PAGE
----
Imagine now that you have died. Ignore the paradox that you could not do such imagining because that would be imagining that your imagination could not imagine any longer. For the sake of argument, let us say that souls do exist and you are one right now, formerly in control of a body, currently disembodied.

Where are you? What do you see? Let us suppose that even though you are supernatural, you have some sort of particles that interact electromagnetically. Can you blink? It would be odd to do so, seeing as your soul would need to have eyelids.

At what direction are you looking? When you had a body, your eyeballs would sense a local cone of vision. Now that you’re a ghost, do you see all of existence at once? If so, where in the world are you? Certainly not floating just above your corpse.

When you had a body, you used your vision (and other senses) to determine where you were. You were limited by the local area that could be perceived by your physical sense organs. Now that you are without a body, the question of ‘where’ becomes meaningless. If ghosts exist, then they must be everywhere. They cannot otherwise be.

If these ghosts cannot exist as they have been claimed to be, then it must be that they are wholly in the mind of those who see them. They don’t have photons bouncing off of them, they don’t fly through space, because they’re not in the outside world! They do not exist objectively. These disembodied souls are figments, like how optical illusions, while very convincing, do not really show moving objects.

Our brains are easily fooled into seeing things that do not exist. People who claim to see ghosts often truly believe that they have experienced such a thing. I do not believe that they are all liars (though some must be). However, even though their brush with the supernatural must have felt very real, that does not mean that it was anything more than a psychological episode. The human brain is so adept at pattern recognition that it sees patterns everywhere—from clouds to dog anuses. It is no surprise, then, that ghosts follow the patterns we are so familiar with and that they are so much like normal natural objects, except for that little difficulty of being able to show them to others.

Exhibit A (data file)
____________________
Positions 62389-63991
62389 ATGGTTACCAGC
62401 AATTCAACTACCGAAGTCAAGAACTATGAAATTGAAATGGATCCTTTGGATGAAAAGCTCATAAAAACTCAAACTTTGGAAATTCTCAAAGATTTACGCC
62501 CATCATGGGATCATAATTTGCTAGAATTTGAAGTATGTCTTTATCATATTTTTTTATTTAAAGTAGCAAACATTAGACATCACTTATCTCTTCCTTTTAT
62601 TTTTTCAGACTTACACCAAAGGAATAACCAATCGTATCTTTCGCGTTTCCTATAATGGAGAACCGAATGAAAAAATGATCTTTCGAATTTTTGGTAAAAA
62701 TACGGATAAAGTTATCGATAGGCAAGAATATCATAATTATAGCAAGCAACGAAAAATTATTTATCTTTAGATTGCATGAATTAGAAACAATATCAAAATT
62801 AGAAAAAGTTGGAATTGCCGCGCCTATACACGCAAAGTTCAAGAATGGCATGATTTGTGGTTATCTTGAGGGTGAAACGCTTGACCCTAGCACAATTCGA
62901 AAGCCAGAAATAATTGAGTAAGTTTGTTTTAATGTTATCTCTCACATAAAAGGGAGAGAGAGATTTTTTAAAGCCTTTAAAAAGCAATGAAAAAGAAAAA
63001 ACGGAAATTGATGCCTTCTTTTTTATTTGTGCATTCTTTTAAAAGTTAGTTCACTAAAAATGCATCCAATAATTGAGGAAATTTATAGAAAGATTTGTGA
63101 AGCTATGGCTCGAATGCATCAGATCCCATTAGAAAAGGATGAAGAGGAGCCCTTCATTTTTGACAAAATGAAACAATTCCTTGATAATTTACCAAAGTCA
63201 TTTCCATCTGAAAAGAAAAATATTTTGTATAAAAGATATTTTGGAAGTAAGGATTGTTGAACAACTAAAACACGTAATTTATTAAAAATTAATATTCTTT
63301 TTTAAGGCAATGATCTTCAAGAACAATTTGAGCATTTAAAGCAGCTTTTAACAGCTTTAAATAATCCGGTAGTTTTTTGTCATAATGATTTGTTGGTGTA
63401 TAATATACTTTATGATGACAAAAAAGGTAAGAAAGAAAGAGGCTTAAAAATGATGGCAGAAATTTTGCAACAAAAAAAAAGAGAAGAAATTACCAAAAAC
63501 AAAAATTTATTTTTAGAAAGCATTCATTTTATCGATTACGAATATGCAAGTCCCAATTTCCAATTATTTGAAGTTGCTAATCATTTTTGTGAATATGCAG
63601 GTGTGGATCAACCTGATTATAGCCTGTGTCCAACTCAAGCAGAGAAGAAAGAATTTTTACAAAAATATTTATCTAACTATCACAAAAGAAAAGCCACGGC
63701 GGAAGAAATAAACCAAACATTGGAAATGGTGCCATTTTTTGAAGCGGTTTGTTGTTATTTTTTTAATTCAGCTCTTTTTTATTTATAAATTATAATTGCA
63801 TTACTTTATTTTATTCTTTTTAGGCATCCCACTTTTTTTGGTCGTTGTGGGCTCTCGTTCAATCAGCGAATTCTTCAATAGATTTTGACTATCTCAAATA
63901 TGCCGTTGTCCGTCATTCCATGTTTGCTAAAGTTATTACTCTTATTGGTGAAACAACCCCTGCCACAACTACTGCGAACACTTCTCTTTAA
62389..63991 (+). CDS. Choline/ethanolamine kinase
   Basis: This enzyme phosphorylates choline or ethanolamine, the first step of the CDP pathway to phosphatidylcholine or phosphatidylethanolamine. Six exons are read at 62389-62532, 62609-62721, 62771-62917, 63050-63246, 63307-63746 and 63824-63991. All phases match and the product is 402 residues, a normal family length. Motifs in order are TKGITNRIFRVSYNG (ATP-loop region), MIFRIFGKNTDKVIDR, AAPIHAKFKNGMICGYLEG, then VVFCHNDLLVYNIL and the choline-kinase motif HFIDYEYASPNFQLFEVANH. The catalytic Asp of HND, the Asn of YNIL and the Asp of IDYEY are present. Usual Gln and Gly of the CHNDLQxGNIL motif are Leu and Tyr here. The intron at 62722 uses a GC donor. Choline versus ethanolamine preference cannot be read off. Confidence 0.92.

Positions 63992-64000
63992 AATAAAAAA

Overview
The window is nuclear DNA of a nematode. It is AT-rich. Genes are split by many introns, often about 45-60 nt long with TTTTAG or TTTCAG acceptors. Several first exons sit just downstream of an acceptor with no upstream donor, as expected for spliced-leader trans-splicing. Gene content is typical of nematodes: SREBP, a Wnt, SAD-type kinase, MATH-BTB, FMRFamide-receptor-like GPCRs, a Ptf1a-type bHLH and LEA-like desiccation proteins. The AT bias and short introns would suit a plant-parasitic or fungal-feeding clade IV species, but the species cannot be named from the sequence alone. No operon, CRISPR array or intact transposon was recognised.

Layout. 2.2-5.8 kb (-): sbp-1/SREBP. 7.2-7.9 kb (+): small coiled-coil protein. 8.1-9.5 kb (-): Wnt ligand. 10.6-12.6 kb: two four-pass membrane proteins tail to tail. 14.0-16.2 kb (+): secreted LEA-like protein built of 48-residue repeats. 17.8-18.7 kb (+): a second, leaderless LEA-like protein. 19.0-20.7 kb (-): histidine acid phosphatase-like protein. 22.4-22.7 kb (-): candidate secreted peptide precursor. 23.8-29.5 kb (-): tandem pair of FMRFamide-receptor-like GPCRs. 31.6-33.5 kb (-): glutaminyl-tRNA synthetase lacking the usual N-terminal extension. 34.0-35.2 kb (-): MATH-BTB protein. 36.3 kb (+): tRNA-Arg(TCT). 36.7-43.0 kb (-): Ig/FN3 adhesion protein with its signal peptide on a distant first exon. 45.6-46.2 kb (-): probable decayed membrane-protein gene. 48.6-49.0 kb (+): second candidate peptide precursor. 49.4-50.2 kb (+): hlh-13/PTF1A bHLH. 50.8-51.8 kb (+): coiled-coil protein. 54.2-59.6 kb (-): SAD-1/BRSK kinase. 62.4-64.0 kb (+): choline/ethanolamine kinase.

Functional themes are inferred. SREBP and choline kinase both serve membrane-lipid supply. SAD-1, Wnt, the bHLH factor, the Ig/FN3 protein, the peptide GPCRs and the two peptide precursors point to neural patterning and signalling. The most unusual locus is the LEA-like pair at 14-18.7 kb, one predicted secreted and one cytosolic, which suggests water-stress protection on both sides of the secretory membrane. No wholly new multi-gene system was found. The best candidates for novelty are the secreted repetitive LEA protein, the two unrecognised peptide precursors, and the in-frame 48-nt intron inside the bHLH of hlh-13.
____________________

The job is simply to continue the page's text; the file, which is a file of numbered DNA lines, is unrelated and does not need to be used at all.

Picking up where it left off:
The supernatural world is suspicious to the scientifically literate because it is too convenient. It looks exactly like the natural world except when it’s favorable not to be. It looks like bad science fiction. Ghosts can hover, but not be left behind by a moving Earth. Ghosts can pass through solid walls, but can affect air molecules to produce sound. Ghosts can be perceived but not leave behind any independently-verifiable traces.

Surely some scientist must have left from the spirit world by now to show all his skeptical journal-publishing colleagues that the supernatural does exist. And yet, no scientist has ever come back from the grave to do so. Instead, we have saints who supposedly cure comatose patients, almost 400 years removed.

The vastness of space and time is available to the dead, if we are to believe the claims of the religious. Despite that, what is regularly professed to be done from beyond the grave is so vapid that miraculous claims are barely worth a 30 second spot on the evening news. The deep incongruence between the scale of the universe and the parochial concerns of people betrays the very human imaginations that spawn these stories.

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On Pleasure and Pain


Every conscious thing we do or choice we make is somehow motivated by the pursuit of pleasure or the avoidance of pain. The only variables are the kinds of things that bring varying degrees of pleasure and pain to each individual, the premises on which expectations of pleasure or pain are based, and the ability to delay gratification.